by on February 1, 2013

Plugin Initialization

Like many programs, GlusterFS has a plugin interface. We call them translators, but the idea is the same – use dlopen to load modules according to configuration, use dlsym to find functions with certain “well known” names, then call those. The problem is that in our case init does the initialization for a single translator object, of which there might be multiple associated with a single shared library, and sometimes you want to do some initialization exactly once for the library as a whole. It’s a common problem, and there are multiple solutions. Let’s go through a few of them.

If all you’re worried about is multiple sequential initialization calls, you have a very easy, robust, and portable solution: a simple static variable.

    static int is_inited = 0;
 
    if (!is_inited) {
        do_one_time_stuff();
        is_inited = 1;
    }

In fact I think this would even work for the GlusterFS translator case, because of the way that translators’ init functions get called. The problem is that you’ll often need to deal with multiple concurrent initialization calls as well. For that, you need to do something slightly more complicated.

    static int is_inited = 0;
    static pthread_mutex_t lock_mutex = PTHREAD_MUTEX_INITIALIZER;
 
    pthread_lock(&lock_mutex);
    if (!is_inited) {
        do_one_time_stuff();
        is_inited = 1;
    }
    pthread_unlock(&mutex);

So far, so good. As it turns out, this is such a common need that pthreads even includes a simpler method.

    static pthread_once_t init_once = PTHREAD_ONCE_INIT;
 
    pthread_once(&init_once,do_one_time_stuff());

This is simple, and it should work even for multiple concurrent calls on any platform that has pthreads. A less obvious benefit is that you can decide first whether you want to do this particular initialization at all. For example, the thing that got me looking at this was the SSL code in GlusterFS. There, we only want to do our OpenSSL initialization if and when we encounter the first connection that uses SSL, and usually there are none. All of the solutions we’ve looked at so far can handle this, so why are we even talking about it? Let’s consider a method that doesn’t handle this as well.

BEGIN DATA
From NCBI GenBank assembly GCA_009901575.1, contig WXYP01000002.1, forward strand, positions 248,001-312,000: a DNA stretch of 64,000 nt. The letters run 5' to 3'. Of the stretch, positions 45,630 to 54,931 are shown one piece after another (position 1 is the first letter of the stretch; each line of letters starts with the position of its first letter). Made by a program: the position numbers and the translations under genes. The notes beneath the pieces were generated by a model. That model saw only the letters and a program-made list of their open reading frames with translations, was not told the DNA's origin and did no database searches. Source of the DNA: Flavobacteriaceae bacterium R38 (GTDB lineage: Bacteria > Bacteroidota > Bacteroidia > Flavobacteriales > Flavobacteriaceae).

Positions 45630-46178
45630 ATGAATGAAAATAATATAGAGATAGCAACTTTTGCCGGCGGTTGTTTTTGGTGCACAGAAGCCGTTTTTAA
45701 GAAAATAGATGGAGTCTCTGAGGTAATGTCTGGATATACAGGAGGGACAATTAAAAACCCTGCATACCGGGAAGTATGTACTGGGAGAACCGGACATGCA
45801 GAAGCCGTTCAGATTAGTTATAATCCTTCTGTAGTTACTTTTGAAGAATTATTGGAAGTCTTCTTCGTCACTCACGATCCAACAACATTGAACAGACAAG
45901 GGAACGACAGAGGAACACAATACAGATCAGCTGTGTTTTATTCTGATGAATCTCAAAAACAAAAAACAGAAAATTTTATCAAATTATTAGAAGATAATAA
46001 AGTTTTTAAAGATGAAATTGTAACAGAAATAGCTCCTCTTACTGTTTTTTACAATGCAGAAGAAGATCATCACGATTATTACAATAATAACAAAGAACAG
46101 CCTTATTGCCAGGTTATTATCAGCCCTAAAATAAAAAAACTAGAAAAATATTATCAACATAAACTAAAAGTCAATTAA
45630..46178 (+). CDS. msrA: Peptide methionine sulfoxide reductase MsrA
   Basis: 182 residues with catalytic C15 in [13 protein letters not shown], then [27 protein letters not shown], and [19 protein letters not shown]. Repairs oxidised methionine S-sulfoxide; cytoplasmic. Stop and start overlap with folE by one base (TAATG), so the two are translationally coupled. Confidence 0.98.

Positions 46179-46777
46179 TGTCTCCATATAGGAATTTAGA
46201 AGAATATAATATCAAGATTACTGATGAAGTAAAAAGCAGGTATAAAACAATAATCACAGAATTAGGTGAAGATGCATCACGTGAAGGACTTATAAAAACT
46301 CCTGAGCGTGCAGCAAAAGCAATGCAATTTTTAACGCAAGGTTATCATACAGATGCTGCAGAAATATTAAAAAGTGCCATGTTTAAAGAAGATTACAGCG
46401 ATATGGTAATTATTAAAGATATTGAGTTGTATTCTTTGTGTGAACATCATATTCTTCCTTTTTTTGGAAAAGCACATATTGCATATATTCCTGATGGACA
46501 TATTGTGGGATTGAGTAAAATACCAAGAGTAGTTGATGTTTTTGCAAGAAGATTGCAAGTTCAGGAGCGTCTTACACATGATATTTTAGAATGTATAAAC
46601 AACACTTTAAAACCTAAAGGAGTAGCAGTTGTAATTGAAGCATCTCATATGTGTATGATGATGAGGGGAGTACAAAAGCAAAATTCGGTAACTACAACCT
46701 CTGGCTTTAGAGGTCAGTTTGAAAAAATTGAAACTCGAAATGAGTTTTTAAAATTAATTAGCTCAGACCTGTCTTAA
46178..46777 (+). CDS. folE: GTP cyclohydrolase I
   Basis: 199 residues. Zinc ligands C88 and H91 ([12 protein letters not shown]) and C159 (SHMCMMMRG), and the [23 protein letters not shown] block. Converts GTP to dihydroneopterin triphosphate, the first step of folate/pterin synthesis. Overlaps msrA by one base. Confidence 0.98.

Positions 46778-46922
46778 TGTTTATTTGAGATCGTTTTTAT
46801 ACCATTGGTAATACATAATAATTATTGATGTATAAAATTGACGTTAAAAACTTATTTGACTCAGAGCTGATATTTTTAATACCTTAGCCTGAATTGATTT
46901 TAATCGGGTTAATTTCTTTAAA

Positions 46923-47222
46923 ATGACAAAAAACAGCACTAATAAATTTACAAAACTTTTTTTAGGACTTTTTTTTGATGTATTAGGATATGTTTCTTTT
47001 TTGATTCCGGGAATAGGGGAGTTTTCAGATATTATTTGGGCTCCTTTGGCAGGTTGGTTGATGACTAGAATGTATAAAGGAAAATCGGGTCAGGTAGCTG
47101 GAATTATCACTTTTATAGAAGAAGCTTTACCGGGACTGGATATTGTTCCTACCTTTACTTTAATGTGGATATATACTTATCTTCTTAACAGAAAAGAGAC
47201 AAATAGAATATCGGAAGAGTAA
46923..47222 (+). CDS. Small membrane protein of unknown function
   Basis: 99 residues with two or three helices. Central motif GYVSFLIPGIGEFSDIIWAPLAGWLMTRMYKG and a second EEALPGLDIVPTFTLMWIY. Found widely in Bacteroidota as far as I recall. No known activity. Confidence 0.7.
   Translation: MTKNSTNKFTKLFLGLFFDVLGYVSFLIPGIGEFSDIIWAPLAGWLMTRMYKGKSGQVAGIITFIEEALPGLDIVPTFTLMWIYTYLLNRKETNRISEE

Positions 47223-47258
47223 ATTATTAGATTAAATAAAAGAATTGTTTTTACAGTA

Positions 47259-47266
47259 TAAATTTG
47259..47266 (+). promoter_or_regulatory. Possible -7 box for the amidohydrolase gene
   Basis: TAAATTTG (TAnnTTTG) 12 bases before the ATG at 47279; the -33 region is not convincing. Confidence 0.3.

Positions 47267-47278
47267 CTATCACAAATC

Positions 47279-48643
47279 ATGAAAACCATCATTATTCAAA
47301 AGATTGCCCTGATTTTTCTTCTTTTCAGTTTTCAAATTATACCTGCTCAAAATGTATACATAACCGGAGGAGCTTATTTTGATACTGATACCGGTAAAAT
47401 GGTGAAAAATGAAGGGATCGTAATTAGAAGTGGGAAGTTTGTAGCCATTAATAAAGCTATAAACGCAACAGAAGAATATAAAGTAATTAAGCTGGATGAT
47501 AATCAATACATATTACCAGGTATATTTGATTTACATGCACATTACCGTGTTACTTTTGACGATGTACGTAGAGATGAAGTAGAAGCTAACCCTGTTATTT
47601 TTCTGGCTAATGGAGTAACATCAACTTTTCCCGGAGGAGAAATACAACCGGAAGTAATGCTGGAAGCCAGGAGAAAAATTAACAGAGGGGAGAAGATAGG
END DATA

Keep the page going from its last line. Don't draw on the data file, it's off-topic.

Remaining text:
void __attribute__((constructor))
    do_one_time_stuff (void)
    {
        ...
    }

Yes, the double parens are necessary. Also, it might look like a C++ thing but it works for C as well. This will cause do_one_time_stuff to be called automatically when the library is loaded. You can even wrap up the __attribute__ weirdness in a macro, so it’s even simpler than the pthread_once method. What’s not to like? Portability is one concern. I’d be a bit surprised if LLVM doesn’t support this feature, but it wouldn’t be a total shocker. With other compilers it would even seem quite likely. On the other hand, if you’re using some kind of non-pthreads threading that doesn’t have a pthread_once equivalent, but your compiler does support an __attribute__ equivalent (perhaps with a different syntax) then this might be just the thing for you. Remember, though, that you’ll be giving up the ability to do certain types of initialization conditionally based on run-time state. In those cases you’d be better off with our fifth and last method, which has to be implemented in your main program rather than the plugin itself.

    if (ssl_is_needed()) {
        pi_init = (ssl_init_func_t *)dlsym(dl_handle,"plugin_ssl_init");
        if (pi_init) {
            pi_init(our_ssl_args);
        }
    }

That’s simple (for the plugin author), robust, and portable to any platform that can run your main program. The snippet above doesn’t handle threading issues, which might also be a concern for you. The other disadvantage is that it’s very special-purpose. Instead of plugin authors adding initialization functions as they need to, the core author has to add a special hook each time. That’s not exactly a technical issue, but the whole nature of a plugin interface is that it allows third-party development so the logistical issue is likely to be quite significant.

Finally, let’s look at a solution that doesn’t work, because if I don’t mention it I’m sure someone will present it as the “obvious” answer in the comments.

    void
    _init (void)
    {
        internal_init_1();
        internal_init_2();
    }

This has all the drawbacks of the previous approach, plus one huge show-stopper. The first time you try it, your compiler will probably complain about a conflict with the _init that’s already defined in the standard library. You can work around that in gcc with –nostdlib but then you run into another problem: automake and friends don’t always add or maintain that flag properly for shared libraries. You might be OK or you might not, and anything that might leave people fighting with autobreak has to go on the not-recommended list.

So there you have it – four solutions that work with varying tradeoffs, one that’s redundant (pthread_mutex_init vs. pthread_once), and one that’s clearly inferior (_init vs. __attribute__). Choose carefully.

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